Taipei City Mayor Ko Wen-je has formed a new political party, called the Taiwanese People's Party. This morning, he said whether or not he will run for president is not what's important. Instead, the issue should be how to make Taiwan better. Ko also said one of the party's objectives is representation in the legislature, as that is where laws are made.
Politics is actually not difficult, it's just about whether you know how to find your conscience. Holding power is not difficult either, it's about forgetting your original intentions.
Taipei City Mayor Ko Wen-je is forming a new political party, the Taiwanese People's Party. He said the party's central idea is to improve people's lives.
I don't think the so-called 1992 Consensus or one China with respective interpretations is a central idea. I also don't think that the so-called Taiwan independence or unification is a central idea. My personal core philosophy is improving the lives of people.
When asked whether forming a political party is the first step towards declaring his candidacy for the 2020 presidential election, Ko did not respond. Instead, he used the opportunity to attack Kaohsiung City Mayor Han Kuo-yu.
I have always believed that getting ready for a presidential election just a few months after getting elected as mayor is wrong. I want to tell everyone that this is an abnormal social phenomenon. It's sad, but Taiwan is abnormal.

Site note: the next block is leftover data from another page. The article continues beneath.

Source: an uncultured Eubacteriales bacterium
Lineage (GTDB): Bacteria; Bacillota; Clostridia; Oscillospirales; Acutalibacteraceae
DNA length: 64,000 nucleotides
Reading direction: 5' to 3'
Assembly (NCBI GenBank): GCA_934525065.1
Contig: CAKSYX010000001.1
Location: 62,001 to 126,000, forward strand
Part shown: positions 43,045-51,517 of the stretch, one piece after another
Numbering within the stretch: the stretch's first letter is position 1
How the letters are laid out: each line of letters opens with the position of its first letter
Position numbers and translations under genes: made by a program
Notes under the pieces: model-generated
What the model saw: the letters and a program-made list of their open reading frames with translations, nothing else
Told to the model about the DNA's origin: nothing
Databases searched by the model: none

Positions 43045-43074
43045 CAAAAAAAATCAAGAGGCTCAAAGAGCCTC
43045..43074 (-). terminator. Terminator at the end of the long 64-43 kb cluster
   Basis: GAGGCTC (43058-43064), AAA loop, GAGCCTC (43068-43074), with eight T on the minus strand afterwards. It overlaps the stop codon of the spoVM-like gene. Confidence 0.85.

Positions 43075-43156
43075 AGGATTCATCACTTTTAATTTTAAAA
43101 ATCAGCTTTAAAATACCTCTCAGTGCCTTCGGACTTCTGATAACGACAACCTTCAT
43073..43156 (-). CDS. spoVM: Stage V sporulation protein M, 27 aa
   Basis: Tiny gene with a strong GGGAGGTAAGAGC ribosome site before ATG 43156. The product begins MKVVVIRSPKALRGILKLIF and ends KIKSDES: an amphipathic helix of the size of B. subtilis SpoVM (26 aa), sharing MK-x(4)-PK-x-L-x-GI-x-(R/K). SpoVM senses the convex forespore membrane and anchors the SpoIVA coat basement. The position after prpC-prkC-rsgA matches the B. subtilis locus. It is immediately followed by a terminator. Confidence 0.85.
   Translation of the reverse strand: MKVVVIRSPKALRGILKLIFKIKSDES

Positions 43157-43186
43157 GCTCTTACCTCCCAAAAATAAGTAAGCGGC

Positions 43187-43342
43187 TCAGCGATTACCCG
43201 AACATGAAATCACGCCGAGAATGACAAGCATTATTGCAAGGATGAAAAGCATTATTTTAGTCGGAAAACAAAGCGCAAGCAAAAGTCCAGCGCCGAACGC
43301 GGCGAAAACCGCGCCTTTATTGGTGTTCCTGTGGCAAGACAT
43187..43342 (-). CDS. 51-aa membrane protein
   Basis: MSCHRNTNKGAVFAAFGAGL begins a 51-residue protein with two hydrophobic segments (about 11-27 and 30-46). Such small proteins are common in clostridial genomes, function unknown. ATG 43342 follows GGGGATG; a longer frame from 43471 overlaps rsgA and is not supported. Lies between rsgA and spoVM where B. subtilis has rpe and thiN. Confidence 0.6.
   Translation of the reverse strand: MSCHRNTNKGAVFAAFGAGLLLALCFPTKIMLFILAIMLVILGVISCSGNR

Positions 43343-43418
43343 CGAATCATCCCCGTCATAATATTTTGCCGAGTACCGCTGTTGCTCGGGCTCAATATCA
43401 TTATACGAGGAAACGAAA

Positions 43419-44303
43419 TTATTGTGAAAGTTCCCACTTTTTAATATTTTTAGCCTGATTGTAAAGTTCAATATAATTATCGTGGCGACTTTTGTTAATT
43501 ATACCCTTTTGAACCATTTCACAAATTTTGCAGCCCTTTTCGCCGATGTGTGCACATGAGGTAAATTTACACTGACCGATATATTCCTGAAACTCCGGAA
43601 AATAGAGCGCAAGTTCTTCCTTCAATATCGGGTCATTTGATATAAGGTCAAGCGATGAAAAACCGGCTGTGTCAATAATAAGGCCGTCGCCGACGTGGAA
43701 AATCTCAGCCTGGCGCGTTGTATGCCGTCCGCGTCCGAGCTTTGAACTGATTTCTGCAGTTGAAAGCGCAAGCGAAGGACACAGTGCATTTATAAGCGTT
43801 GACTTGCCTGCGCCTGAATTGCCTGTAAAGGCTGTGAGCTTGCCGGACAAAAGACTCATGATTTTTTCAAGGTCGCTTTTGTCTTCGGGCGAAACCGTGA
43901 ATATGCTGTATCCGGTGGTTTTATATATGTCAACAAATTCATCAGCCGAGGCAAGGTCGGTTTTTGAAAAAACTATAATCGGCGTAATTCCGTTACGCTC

In addition to going after the Kuomintang, Ko also had a few choice words for the Democratic Progressive Party over changes to the Shenao power plant policy.
There was a U-turn in the Shenao power plant policy. Does that mean that Taiwan's power requirements were suddenly completely fulfilled overnight? What kind of joke is this? Can these millions of things change overnight?
Ko also said his aim is to surpass the blue and green camps, not eliminate them. He added that one of his objectives for his party is representation in the legislature, although he revealed he has not even begun considering candidates. When asked if there exists the possibility of teaming up with Terry Gou to run in 2020, Ko responded he hasn't seen Gou recently and he would first like Gou to explain whether he will be influenced by external interests if elected.
If he wants to be a presidential candidate, then he needs to be able to provide an explanation. He has so many assets outside of Taiwan. When the United States, Japan, or China affects his assets, will he be able to be impartial or have the welfare of the Taiwan people as the first consideration?
When asked about his plans for 2020, Ko said establishing locations to collect signatures in favor of his candidacy requires time. He will know the answer at the beginning of September. He also said Sept. 17 is the registration deadline, and if he doesn't register on that day, then it means he won't run. When asked if he will support another candidate if this is the case, Ko said he doesn't have a preset position.